That said, there are some exceptions to that rule, like Japanese pitchers Kei Igawa and Kenshin Kawakami, as well as Alexander Guerrero and Erisbel Arruebarrena, two big Cuban misses for the Los Angeles Dodgers after they hit it out of the park with Yasiel Puig and Hyun-jin Ryu the year prior.

But success means more than just sticking in The Show—it also requires a certain level of productivity.

For this, let’s run down each player’s career wins above replacement (WAR), according to both (rWAR) and FanGraphs (fWAR).

Now, pay attention to the highlighted players, because here’s where we quickly remind that a per-season WAR of 2.0 is roughly the production that corresponds to a “solid starter,” per FanGraphs. North of that is equivalent to even more success.

There are 12 players highlighted in the table—almost exactly half—each of whom proved or has proved to be something close to a 2.0-WAR/season player or better. In some cases, a lot better.

Using WAR might knock relievers a bit, but it’s pretty easy to argue that, say, Koji Uehara and Aroldis Chapman have been successful, valuable performers—and, most importantly, worth their contracts—even if they come in just below the 2.0-WAR/season mark.

To that same end, players like Leonys Martin and Jorge Soler, who have yet to reach this standard officially, shouldn’t be penalized simply because we haven’t quite had enough time to judge them more. Martin only became a full-time starting player in the majors in 2013, and Soler debuted just last August. Both look like strong candidates to cover going forward at this point.

Obviously, we can’t even begin to evaluate Raisel Iglesias, Rusney Castillo, Yasmany Tomas and Jung-ho Kang, but only the middle two have especially large contracts to make good on at $72.5 million and $68.5 million, respectively.

What all this means is that MLB clubs have gotten pretty darn good at scouting and evaluating pro talent overseas—not to mention, getting them to the U.S. and acclimated to a new country, culture and level of competition.

There’s also a strong correlation between paying a premium price for IFAs and then watching them produce as above-average (and occasionally elite) major leaguers. While there are expensive busts—Daisuke Matsuzaka, Kawakami and especially Igawa come to mind—essentially, 50 percent of all these players wind up being worth it in the end.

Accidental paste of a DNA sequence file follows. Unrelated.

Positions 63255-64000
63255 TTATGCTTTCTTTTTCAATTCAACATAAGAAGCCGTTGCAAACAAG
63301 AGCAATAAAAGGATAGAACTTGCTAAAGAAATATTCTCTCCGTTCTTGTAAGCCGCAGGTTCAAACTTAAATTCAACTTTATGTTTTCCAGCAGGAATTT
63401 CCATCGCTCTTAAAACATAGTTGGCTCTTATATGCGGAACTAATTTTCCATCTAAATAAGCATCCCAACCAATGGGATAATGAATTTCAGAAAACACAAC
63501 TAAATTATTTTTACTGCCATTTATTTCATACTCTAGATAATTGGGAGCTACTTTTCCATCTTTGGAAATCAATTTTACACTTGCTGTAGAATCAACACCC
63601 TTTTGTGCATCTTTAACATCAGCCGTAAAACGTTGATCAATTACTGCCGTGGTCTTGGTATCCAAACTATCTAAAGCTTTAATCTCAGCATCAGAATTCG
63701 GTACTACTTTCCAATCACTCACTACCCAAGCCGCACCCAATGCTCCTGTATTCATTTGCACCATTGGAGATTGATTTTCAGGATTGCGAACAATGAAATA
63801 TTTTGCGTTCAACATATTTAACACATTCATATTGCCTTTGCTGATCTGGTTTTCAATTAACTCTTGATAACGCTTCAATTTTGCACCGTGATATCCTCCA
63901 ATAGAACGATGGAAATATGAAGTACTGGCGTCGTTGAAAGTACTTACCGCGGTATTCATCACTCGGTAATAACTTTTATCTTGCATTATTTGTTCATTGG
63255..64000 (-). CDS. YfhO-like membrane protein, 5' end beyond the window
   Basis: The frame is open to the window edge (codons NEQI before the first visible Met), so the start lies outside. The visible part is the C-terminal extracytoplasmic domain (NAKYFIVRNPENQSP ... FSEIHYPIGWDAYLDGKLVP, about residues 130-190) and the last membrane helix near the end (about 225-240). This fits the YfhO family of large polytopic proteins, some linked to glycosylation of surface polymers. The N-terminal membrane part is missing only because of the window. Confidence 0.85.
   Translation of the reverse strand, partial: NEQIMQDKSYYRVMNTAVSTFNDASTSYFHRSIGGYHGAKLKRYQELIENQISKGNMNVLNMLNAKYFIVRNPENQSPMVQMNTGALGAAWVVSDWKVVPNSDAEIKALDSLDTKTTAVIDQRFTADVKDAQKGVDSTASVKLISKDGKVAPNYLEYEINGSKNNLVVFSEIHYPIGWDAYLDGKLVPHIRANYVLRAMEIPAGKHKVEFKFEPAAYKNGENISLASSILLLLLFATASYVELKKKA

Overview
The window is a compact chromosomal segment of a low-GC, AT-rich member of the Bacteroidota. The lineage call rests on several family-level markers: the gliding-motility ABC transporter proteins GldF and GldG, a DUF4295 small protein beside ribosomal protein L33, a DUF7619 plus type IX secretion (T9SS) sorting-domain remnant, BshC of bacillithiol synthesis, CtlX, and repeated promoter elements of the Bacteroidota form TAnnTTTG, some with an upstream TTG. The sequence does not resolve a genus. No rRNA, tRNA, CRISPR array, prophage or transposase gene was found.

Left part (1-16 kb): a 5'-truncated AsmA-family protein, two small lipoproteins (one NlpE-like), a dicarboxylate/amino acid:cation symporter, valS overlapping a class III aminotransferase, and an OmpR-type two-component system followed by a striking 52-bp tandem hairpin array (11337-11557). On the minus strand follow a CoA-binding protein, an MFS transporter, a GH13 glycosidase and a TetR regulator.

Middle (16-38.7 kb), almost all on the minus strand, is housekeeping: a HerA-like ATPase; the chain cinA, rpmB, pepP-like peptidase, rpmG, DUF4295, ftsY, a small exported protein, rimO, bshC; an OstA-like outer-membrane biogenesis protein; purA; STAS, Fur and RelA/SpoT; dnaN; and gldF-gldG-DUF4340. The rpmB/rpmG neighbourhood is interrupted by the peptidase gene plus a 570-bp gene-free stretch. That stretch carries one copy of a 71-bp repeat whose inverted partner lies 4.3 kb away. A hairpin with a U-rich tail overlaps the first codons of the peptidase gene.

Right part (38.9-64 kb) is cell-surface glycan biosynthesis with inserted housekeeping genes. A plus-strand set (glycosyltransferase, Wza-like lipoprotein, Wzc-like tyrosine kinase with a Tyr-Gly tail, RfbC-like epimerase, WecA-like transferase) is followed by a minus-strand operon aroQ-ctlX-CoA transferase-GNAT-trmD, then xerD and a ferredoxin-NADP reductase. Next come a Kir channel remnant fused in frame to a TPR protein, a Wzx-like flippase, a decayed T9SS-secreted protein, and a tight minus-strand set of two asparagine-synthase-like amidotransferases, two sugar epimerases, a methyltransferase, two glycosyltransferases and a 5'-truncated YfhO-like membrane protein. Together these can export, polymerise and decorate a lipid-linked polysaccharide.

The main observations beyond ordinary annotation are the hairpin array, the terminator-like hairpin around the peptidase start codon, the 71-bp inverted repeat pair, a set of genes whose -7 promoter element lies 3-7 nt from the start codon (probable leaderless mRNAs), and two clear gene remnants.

Some might consider that a coin flip—and an expensive one—but the salaries paid out to the large majority of these IFAs have been bargain rates relative to what major leaguers of equivalent talent levels are getting on the open market.

In fact, the only pact that is on par with the going rates for MLB free agent is Masahiro Tanaka’s $155 million with the Yankees. Even the deals for Castillo and Tomas, while steep, could turn out to be good buys, if not bargains.

And remember: Almost all of these high-end IFAs have been owned during the prime years of their careers, as opposed to MLB free agents, who usually reach free agency while already in their prime or even on the downside of it. The IFA market is more about upside, which is what teams want and are willing to pay for.

So it’s understandable why so many clubs are now going this route—and why the prices are picking up.

That’s good news, because even though Moncada is the biggest name out there on the IFA market at the moment, he’s not alone.

Fellow Cuban infielders Hector Olivera and Andy Ibanez also are free agents who could sign soon, according to Jeff Passan of Yahoo Sports, who estimates that Moncada could require a total investment (signing bonus plus a dollar-for-dollar tax on the overage) of upward of $80 million.

And there’s a good chance that Japanese right-hander Kenta Maeda could be posted next winter after it nearly happened this offseason. More names pop up on this front every year, too.

While international free agents, like Moncada and others, carry with them an inherent risk and many unknowns, it’s clear that MLB teams willing to pay up—in excess of $10 million—when a particular IFA is worth it have received a rather rewarding return, especially in recent years.

If anything, Moncada’s price just went up.


Statistics are accurate through the 2014 season and courtesy of, and FanGraphs unless otherwise noted.

To talk baseball or fantasy baseball, check in with me on Twitter:@JayCat11.